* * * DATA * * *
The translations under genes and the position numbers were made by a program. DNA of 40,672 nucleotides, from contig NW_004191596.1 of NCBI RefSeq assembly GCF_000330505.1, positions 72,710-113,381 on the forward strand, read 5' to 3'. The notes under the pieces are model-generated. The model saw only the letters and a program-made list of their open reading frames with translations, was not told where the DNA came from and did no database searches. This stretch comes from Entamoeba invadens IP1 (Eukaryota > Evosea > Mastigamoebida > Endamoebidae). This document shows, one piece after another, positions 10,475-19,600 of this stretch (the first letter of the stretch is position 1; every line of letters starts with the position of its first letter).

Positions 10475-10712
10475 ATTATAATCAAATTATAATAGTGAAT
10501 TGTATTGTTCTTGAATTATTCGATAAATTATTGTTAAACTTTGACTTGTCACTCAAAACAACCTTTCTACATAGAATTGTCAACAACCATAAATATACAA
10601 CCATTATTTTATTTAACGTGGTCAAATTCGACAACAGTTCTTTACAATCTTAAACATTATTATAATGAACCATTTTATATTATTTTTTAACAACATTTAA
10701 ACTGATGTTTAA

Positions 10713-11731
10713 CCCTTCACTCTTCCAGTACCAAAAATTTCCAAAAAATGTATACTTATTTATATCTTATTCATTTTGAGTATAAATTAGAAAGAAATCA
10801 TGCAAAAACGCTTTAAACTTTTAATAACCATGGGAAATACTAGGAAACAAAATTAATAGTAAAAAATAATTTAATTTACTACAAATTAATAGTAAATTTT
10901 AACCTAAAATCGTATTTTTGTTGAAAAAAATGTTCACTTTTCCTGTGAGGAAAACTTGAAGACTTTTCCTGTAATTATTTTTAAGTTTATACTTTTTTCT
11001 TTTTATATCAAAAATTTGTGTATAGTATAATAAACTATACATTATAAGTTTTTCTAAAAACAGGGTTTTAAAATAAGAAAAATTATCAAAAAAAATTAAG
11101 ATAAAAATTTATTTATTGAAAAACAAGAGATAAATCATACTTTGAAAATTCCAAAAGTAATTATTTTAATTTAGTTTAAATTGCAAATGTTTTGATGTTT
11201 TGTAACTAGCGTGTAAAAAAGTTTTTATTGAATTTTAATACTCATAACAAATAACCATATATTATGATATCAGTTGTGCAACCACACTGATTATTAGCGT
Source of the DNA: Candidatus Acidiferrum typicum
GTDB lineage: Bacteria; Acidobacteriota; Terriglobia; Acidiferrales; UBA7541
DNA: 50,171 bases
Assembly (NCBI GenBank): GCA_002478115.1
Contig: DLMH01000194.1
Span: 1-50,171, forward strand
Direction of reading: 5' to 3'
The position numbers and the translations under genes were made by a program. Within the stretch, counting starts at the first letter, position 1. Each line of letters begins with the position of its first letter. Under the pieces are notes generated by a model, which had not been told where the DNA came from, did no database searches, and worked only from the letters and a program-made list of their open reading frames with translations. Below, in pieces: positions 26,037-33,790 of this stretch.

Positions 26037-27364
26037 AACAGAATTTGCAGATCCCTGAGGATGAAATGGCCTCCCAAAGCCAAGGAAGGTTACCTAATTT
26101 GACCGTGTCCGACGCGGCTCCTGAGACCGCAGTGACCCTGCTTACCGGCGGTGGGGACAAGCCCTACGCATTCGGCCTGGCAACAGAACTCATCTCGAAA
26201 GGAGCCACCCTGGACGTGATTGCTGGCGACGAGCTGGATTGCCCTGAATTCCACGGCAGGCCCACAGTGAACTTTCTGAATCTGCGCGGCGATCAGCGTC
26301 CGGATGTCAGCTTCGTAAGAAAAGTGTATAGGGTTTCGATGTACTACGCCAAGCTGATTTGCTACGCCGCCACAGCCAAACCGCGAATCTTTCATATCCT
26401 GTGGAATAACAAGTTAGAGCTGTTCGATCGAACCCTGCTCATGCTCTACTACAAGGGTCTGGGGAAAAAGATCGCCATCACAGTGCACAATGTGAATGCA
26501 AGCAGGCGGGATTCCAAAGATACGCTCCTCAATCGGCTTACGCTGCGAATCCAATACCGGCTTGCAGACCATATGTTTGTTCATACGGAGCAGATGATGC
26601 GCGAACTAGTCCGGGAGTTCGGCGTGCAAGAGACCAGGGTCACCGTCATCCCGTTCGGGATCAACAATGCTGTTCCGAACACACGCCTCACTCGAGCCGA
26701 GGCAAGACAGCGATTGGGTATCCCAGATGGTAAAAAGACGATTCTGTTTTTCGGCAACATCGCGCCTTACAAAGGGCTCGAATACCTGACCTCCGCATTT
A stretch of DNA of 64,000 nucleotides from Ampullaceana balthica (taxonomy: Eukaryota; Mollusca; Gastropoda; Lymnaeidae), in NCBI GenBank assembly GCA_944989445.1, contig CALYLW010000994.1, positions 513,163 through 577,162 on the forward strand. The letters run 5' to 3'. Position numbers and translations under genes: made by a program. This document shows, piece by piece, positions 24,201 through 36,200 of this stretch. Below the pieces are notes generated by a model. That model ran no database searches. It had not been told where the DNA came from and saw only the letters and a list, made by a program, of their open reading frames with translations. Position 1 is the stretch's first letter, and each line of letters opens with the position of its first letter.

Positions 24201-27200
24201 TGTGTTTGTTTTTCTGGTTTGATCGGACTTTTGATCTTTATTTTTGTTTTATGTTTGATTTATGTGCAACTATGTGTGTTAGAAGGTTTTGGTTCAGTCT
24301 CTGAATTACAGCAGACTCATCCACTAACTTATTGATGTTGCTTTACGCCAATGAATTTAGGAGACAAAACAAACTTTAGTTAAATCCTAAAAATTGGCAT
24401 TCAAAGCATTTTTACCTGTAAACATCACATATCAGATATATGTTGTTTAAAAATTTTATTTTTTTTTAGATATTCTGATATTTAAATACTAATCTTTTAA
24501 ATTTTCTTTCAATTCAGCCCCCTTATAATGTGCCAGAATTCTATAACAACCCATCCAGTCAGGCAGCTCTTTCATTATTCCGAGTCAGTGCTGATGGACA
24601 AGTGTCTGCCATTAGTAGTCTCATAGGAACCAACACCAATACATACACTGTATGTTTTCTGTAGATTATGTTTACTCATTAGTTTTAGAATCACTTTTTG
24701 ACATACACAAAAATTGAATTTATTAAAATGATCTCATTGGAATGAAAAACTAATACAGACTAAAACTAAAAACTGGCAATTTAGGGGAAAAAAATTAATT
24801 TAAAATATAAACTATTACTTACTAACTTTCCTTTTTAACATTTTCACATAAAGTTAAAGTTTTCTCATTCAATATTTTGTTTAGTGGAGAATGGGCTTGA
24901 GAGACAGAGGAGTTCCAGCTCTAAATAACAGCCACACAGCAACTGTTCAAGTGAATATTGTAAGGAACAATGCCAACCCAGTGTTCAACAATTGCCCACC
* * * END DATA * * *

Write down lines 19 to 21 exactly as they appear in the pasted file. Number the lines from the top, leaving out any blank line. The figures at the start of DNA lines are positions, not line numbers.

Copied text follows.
Span: 1-50,171, forward strand
Direction of reading: 5' to 3'
The position numbers and the translations under genes were made by a program. Within the stretch, counting starts at the first letter, position 1. Each line of letters begins with the position of its first letter. Under the pieces are notes generated by a model, which had not been told where the DNA came from, did no database searches, and worked only from the letters and a program-made list of their open reading frames with translations. Below, in pieces: positions 26,037-33,790 of this stretch.